The staff better hit the trails for a floor general in the 2019 class. Quickly.

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  • SHU95

    That was just about the last headline I expected to see when logging in… I’ll wait I guess to pass judgement until everything comes out… SHOCKED and certainly disappointed.

  • Andrew Herbst

    I can’t believe this. I never expected Walker to leave. It will be interesting to see what comes out in the next few days.

  • Louie Dee

    Do you think Jordan’s calling his jellyfam like “I showed them!” Lol

    Guys this is a plus we have an additional scholarship now! It’s not like we beat Texas tech or Louisville because of Jordan Walker, I saw him play and I wasn’t impressed. I actually thought Gordon was more impactful.

    Question: How often do freshmen get to even play a few minutes for a top 25 team? What an amazing opportunity he had and he threw it all away. Great decision making buddy! lol

    I hope someone in his circle of friends or family talks some sense into him.
    “Ego trip: a journey to nowhere.”

  • VinBick

    The coaching staff is challenged to make adjustments to prevent this situation from undermining a promising season. The seniors must show poise and leadership under pressure to play their best. Too me, the key is a tweet I saw on Sunday. Desi said, “Family”. Was that a subtle message from a capable player? These kids have worked hard together. Do they fight on as a strong unit to reach realistic heights?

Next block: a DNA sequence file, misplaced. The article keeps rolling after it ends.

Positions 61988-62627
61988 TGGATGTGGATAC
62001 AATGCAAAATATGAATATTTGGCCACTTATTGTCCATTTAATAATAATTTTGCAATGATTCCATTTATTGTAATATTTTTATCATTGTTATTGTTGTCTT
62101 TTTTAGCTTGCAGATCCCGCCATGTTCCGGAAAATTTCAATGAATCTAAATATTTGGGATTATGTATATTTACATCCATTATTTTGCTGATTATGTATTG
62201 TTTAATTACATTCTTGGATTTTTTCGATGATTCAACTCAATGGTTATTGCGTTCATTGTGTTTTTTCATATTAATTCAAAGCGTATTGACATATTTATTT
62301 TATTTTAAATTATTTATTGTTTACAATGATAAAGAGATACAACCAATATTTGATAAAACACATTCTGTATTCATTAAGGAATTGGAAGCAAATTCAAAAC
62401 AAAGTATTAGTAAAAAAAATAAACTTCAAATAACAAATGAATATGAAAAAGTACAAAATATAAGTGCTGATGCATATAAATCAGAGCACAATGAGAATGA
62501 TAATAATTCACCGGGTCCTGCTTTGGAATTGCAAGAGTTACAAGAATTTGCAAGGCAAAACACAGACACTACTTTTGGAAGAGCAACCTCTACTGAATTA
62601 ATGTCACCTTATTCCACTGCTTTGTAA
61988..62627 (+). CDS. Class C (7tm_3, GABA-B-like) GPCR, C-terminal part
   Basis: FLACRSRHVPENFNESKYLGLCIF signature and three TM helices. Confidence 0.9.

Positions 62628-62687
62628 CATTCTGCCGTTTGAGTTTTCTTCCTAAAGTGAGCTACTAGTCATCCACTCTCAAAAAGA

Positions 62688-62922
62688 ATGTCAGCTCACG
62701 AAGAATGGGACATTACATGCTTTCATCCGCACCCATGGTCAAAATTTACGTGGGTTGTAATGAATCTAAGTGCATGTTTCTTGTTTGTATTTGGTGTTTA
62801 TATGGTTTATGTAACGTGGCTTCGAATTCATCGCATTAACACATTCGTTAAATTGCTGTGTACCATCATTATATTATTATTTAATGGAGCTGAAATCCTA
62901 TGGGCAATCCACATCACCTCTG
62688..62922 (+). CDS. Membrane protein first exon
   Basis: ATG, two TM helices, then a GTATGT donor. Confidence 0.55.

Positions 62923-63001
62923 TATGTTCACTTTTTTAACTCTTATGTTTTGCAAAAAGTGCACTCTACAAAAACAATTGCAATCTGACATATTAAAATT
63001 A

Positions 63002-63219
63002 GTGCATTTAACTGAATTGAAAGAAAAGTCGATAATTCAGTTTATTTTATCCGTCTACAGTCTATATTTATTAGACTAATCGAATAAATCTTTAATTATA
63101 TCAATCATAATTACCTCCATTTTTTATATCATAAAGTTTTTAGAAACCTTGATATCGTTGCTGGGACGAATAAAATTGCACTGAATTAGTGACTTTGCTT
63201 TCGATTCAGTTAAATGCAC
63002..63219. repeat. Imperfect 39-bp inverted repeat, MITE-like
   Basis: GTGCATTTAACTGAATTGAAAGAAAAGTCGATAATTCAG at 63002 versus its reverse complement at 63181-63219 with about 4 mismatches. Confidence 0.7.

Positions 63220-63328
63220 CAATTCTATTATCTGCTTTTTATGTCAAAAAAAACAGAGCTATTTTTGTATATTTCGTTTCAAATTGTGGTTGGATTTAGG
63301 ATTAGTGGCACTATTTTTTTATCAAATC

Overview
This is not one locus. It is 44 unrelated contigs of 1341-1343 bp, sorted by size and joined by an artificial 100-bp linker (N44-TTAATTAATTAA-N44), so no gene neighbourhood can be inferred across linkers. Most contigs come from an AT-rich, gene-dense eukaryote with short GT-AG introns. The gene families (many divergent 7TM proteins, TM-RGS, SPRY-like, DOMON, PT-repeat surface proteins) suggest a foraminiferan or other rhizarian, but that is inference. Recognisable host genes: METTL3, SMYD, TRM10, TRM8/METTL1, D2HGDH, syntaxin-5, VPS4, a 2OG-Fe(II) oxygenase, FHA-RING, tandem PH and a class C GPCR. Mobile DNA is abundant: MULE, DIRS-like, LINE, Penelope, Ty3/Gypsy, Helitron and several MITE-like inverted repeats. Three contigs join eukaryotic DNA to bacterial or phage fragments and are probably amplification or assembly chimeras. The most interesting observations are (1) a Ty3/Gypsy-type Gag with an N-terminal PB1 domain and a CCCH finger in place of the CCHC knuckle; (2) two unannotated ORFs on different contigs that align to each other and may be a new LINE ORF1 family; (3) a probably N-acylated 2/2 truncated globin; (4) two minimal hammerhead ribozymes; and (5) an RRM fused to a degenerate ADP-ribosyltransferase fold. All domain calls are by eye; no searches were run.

• PadrePirate

    Really puts us in a bind for the rest of this season. Just hope this doesn’t give us a bad rep with local recruits. As for the future, what 2019 PGs are on the radar? After losing TD to Duke, now Walker, we really struck out on this class. Good programs can survive small gaps like that but not many is a row.

    • Joe Schmoe

      We’ll be fine

      • LBP

        Joe– the Team will be fine– sad if the Kid chooses to leave but more for the Kid than the program.

        • Joe Schmoe